Spreckels’ Fancy (A Festive Piece for Organ) was commissioned by the Spreckels Organ Society (Dr. Carol Williams, Civic Organist) in celebration of the 90th anniversary year of The Great Spreckels Organ in Balboa Park, San Diego, California. Dedicated in 1914, the historic outdoor Spreckels pipe organ was the gift of John D. and Adolph Spreckels. It was built by the Austin Organ Company of Hartford, Connecticut and contains 4,518 pipes that create 73 ranks. The World Premiere of Spreckels’ Fancy was given by Carol Williams at Opening Night! in Balboa Park on 20 June 2005.
Spreckels’ Fancy was composed during March and early April of 2005. It is approximately six minutes in length and is in three primary parts. The opening and closing toccata sections flank the slower, laid-back multi-sectioned middle part. The composition opens with three vibrant measures of fast downward notes in the manuals consisting of only the pitches D, C, B-flat, G, F. These pitches later become the harmonic basis for the middle section of the piece. After the flourish of downward pitches, a virtuosic pedal solo emerges with the first melodic idea of the piece. At the end of the pedal solo the opening five pitches return, this time ascending. A second melodic idea related to the first (the primary idea of this section) now appears in the pedal and propels this opening toccata. The multi-sectioned middle part soon emerges, which is jazzy in spirit and consists of five self-contained portions of music, each of which is based on the composition’s opening notes and a resultant chord: D (D-major), F (F-major), G (G-major), B-flat (B-flat minor) and C (C-major) appearing together in the fanfare-like fourth section, with D (D-major) returning for the fifth. In each self-contained segment these chords form the sole harmonic material and are constantly recycled. Each of the five parts of the middle section of the piece also explores different colors and divisions of the organ. The first part highlights a solo reed accompanied by the foundations stops of the organ. The second part – a whimsical one – is a dialogue between the diapason color and the flutes of the organ. The third features the lushness of the celeste strings of the organ, with the fourth part presenting the reeds of the organ in the spirit of a fanfare. The music of the fifth part is like that of the first, but with the registration being full. Reflecting the quick tempo of the opening of the composition, a fast tempo bridge segment over a D-pedal point now emerges and leads to a return of the primary idea of the opening section of the piece. Now centered on the pitch B, the climax of the piece is eventually reached as the opening five pitches D, C, B-flat, G and F are heard in the descending top voice in long notes in the midst of challenging double-pedaling. A brief return of the harmony that opened the middle section of the piece reappears just before Spreckels’ Fancy ends with a dramatic pedal glissando.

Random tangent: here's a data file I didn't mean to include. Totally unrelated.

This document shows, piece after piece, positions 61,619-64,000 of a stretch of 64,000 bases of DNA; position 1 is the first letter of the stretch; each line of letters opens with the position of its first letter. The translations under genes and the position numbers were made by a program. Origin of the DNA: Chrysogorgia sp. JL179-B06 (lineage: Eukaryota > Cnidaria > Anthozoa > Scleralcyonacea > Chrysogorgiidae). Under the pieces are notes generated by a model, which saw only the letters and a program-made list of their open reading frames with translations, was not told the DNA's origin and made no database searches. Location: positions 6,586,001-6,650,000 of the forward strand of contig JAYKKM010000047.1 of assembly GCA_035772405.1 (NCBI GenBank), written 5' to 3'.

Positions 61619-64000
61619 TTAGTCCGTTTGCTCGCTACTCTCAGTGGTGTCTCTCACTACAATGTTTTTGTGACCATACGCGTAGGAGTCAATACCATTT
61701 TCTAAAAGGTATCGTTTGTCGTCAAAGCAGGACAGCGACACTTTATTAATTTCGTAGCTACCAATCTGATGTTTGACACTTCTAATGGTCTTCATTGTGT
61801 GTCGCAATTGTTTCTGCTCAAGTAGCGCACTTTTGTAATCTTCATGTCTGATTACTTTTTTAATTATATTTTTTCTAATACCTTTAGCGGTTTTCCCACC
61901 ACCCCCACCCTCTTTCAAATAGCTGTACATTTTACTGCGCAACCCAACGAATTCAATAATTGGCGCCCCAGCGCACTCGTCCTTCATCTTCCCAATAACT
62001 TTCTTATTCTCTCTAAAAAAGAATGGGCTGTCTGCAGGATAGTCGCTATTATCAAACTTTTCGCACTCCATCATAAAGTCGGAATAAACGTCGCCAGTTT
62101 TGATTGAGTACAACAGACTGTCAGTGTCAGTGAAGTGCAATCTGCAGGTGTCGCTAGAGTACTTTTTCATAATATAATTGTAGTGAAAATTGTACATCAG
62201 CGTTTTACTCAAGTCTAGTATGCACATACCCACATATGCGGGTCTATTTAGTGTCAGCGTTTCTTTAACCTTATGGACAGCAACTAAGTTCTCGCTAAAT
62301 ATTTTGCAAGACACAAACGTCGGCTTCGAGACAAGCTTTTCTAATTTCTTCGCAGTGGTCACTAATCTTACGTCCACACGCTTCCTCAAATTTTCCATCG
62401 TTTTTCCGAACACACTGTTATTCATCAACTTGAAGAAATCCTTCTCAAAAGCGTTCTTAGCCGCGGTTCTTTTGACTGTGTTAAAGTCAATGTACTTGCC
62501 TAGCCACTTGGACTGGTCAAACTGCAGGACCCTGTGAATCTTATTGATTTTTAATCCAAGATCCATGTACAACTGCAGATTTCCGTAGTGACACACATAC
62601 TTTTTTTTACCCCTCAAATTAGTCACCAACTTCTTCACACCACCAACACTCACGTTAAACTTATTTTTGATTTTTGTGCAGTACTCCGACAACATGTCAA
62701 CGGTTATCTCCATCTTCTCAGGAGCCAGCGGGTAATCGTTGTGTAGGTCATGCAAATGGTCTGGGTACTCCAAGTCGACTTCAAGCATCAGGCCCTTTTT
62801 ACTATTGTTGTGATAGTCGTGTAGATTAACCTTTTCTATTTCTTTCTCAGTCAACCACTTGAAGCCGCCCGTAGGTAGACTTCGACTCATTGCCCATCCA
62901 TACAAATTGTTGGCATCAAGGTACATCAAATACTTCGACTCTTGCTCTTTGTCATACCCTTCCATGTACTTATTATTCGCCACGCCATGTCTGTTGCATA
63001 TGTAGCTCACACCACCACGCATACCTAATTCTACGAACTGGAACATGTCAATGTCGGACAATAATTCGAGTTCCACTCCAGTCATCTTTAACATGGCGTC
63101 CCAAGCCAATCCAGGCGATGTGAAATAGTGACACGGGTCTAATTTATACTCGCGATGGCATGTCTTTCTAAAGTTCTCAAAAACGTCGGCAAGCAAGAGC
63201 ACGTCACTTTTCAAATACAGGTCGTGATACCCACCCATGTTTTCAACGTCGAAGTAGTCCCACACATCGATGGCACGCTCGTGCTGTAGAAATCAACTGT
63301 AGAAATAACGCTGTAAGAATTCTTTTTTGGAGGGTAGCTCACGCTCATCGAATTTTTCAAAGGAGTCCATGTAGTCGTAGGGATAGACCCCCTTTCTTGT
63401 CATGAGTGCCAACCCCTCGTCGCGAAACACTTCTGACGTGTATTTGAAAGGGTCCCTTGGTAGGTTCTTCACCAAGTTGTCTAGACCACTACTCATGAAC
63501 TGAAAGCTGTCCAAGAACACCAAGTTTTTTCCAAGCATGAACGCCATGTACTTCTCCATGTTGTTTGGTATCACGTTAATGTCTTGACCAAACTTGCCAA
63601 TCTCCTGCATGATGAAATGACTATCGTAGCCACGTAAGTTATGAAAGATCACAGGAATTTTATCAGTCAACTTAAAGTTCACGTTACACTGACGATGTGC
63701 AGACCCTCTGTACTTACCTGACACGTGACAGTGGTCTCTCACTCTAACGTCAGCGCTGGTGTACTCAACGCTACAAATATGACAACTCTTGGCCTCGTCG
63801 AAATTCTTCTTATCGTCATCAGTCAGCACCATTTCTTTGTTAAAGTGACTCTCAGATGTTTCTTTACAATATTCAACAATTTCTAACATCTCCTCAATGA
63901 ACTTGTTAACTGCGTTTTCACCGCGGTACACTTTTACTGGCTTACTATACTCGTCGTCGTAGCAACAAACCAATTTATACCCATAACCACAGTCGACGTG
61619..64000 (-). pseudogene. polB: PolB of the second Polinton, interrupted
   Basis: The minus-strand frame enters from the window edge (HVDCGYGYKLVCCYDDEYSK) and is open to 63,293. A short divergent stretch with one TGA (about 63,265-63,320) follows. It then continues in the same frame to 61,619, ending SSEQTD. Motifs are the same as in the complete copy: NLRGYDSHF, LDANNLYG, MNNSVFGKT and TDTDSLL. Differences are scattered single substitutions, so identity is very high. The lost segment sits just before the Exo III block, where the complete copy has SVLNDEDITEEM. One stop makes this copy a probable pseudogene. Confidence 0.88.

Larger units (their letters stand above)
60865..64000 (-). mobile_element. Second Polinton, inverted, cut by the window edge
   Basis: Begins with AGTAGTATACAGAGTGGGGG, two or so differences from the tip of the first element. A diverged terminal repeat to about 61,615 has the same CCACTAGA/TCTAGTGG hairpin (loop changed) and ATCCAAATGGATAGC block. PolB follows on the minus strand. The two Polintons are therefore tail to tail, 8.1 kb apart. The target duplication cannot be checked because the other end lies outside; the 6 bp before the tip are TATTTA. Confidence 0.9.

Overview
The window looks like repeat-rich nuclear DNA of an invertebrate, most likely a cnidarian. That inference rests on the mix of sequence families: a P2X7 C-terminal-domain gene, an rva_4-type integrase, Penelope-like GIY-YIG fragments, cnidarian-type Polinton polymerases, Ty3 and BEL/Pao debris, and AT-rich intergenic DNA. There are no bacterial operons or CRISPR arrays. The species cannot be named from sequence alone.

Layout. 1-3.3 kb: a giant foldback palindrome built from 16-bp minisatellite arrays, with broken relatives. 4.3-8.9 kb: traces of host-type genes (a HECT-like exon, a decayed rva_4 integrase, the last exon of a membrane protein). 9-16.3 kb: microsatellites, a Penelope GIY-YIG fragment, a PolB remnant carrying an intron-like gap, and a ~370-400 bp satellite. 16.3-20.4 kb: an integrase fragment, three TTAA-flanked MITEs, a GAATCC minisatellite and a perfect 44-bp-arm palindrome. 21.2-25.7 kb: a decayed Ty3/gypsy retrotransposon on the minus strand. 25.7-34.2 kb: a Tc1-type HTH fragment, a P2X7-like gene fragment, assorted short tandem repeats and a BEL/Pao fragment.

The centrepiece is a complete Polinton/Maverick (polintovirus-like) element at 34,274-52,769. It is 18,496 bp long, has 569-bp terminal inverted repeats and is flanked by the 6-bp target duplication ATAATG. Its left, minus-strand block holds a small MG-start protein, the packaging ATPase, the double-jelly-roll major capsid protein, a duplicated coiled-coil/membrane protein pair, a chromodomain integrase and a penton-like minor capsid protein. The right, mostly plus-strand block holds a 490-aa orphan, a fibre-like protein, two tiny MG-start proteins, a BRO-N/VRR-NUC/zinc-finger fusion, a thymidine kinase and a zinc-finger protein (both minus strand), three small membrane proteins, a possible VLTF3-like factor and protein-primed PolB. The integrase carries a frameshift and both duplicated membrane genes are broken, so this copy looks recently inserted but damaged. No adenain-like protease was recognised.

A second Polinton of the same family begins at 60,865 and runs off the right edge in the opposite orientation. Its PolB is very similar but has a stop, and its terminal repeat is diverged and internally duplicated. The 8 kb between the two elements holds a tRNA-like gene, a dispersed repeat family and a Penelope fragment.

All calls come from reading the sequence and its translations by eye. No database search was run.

Winston-Salem, North Carolina
6 April 2005